Men and women walk towards Goma from Sake, where residents still report hearing fighting in the hills around  © Jessica Hatcher/IRIN

About The Humanitarian Twitterati 

 

“Now, in a matter of seconds, a person halfway across the globe can upload a picture documenting a mass atrocity crime and send it like a missile through cyberspace via Twitter directly to the White House, the Prime Minister’s Office or to CNN or the BBC.”

 

 Kyle Matthews  

 

 

Welcome to the world's first comprehensive list of the most active humanitarians on Twitter. Understanding that the digital media revolution has transformed how we gather and share information to prevent and combat atrocity crimes,

the Montreal Institute for Genocide and Human Rights Studies has mined the twitterverse to compile a global list of who’s who in raising awareness online to protect vulnerable populations. With the humanitarian community now being empowered by Twitter, Foreign Policy magazine's annual FP Twitterati 100 and the Canadian International Councils annual #cdnfp Twitterati have both contributed as inspiration to the global Humanitarian Twitterati.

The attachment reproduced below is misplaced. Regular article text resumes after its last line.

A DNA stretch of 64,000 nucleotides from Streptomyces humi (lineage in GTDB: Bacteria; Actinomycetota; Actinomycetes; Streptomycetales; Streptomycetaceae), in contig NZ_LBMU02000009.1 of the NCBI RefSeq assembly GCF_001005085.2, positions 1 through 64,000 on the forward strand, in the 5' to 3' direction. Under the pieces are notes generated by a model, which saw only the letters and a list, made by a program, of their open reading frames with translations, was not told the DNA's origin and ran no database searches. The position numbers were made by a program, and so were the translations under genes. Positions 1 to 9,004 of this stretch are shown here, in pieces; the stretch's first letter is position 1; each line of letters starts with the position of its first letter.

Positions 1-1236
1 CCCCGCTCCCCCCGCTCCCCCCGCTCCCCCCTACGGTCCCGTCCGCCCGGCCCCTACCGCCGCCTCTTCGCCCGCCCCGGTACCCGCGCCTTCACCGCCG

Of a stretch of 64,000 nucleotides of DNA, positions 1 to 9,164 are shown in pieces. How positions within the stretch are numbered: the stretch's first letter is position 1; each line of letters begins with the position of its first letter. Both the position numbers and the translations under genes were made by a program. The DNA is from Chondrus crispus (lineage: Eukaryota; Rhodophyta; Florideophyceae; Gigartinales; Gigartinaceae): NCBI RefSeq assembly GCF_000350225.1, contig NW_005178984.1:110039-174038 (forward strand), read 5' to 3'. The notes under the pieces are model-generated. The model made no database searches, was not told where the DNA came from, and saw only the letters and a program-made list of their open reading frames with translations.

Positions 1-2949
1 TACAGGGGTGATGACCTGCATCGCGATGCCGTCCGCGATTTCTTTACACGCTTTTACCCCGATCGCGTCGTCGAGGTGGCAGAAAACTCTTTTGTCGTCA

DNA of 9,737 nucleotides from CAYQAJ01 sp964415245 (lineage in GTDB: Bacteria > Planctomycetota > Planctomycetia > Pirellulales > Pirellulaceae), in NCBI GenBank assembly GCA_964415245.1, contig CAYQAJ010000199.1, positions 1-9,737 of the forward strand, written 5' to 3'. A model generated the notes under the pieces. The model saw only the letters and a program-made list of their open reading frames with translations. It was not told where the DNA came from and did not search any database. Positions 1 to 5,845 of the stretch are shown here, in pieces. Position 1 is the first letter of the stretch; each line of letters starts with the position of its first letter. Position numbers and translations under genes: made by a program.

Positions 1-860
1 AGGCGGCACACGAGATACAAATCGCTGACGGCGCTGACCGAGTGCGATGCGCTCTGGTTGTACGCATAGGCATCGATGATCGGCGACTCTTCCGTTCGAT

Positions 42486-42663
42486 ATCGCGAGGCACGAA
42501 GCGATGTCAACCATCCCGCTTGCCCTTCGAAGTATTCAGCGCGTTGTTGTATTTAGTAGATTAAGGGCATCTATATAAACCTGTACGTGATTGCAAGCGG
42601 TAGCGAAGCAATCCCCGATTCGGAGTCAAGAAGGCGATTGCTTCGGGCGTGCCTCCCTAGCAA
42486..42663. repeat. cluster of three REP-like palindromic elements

Meet the citizens and organizations who embody the best of humanity and who are driving the discussions online with regards to the UN-endorsed principle known as the Responsibility to Protect. In what is set to become an annual exercise, the 2014 list is broken down into five sections: political leaders and opinion-shapers; organizations and initiatives; diplomats and ambassadors; journalists and media professionals; and academics and civil society leaders.

 

You can now join in the conversation with #humanitariantwitterati and follow all of those who make up the digital community of commitment to prevent and respond to human suffering.

Montreal Institute for Genocide and Human Rights Studies
Concordia University 

1455 De Maisonneuve Blvd. West

Montreal, Quebec, H3G 1M8, Canada